Friday, September 3, 2010

The hermeneutic of Open Theism.

That the scripture passages that speak of God being "ignorant" of certain future events, or of God "changing his mind" are revelatory in themselves. They are not mere anthropomorphisms that should be taken figuratively. They speak to who God actually is apart from all human perception.

Open theism is taken very seriously in America (which, according to my humble Canadian opinion, has a theological texture that is about as far-reaching and successful as their manifest destiny). Ironically, open theism is often times taken seriously by those who also believe that we ought never to speak of God in the masculine gender. Fine sounding! I imagine they would say that all of the plenitude of scriptures which do this very thing are anthropomorphisms rather than revelations. But why, might I ask, are we compelled to dole out revelational quality to the few and far between scriptures that present God as being nescient or willing to change his mind, and simultaneously forbidden to do this for all of the references to God's masculinity?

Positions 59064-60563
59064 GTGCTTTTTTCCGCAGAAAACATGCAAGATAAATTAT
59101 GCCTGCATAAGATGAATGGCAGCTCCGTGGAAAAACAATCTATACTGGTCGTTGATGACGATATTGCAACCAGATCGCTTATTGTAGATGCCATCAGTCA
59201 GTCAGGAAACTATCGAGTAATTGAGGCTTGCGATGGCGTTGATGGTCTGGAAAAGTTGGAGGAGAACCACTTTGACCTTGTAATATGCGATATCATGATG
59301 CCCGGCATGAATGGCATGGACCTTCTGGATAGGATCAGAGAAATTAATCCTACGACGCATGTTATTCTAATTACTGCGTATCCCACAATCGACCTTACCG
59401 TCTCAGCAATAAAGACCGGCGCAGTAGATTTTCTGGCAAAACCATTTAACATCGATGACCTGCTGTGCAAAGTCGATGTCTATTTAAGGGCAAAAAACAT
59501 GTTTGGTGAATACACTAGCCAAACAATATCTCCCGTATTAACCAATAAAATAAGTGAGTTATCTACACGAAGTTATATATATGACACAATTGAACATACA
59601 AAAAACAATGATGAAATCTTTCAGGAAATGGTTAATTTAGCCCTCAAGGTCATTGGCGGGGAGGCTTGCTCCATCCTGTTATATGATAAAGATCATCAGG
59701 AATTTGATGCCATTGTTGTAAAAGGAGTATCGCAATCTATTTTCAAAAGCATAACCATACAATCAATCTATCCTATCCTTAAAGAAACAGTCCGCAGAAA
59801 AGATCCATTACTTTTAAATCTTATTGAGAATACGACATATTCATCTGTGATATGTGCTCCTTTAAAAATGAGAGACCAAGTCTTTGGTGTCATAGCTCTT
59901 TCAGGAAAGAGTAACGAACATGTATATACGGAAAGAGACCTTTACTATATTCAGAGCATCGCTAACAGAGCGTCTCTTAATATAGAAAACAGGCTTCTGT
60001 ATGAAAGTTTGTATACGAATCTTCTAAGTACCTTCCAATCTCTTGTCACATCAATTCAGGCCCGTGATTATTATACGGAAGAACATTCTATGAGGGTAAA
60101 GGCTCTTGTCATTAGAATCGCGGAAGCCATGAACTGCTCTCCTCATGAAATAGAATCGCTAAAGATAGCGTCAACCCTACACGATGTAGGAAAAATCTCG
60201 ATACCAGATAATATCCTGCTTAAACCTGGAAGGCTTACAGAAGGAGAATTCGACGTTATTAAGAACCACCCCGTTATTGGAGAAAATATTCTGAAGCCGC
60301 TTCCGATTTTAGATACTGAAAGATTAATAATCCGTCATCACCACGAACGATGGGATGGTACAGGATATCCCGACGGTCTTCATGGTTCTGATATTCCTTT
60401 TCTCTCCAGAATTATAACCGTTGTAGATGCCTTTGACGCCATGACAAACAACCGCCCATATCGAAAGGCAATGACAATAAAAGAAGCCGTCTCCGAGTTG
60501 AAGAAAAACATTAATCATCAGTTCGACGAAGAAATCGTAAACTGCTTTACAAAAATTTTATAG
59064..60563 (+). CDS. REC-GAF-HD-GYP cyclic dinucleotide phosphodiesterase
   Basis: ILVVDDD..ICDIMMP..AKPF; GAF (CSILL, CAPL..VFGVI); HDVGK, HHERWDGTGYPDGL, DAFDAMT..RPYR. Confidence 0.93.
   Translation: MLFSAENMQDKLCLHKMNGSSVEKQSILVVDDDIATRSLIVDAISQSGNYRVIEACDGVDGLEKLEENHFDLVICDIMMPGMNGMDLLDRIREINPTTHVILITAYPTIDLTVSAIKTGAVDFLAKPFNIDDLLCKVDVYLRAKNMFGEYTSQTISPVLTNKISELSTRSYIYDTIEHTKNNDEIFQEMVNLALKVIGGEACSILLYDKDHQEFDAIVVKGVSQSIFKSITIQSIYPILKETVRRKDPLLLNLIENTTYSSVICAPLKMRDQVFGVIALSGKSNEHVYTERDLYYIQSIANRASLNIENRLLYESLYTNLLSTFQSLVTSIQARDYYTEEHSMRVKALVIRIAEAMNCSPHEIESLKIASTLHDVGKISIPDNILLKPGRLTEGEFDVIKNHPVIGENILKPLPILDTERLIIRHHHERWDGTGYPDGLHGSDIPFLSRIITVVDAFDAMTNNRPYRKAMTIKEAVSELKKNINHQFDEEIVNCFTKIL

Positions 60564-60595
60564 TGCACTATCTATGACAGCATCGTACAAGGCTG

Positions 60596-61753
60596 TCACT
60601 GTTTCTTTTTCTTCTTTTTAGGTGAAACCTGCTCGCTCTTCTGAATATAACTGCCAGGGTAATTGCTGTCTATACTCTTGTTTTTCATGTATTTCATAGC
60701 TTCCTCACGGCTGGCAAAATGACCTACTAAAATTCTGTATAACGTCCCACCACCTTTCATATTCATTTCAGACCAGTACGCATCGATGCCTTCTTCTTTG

What could this be, other than a clear example of hermeneutical hypocrisy? On exegetical grounds, you cannot be an Open theist and dare to speak only of "Godself, It," or other neutered forms of the divine cannot do this and be consistent with your own system.

No comments: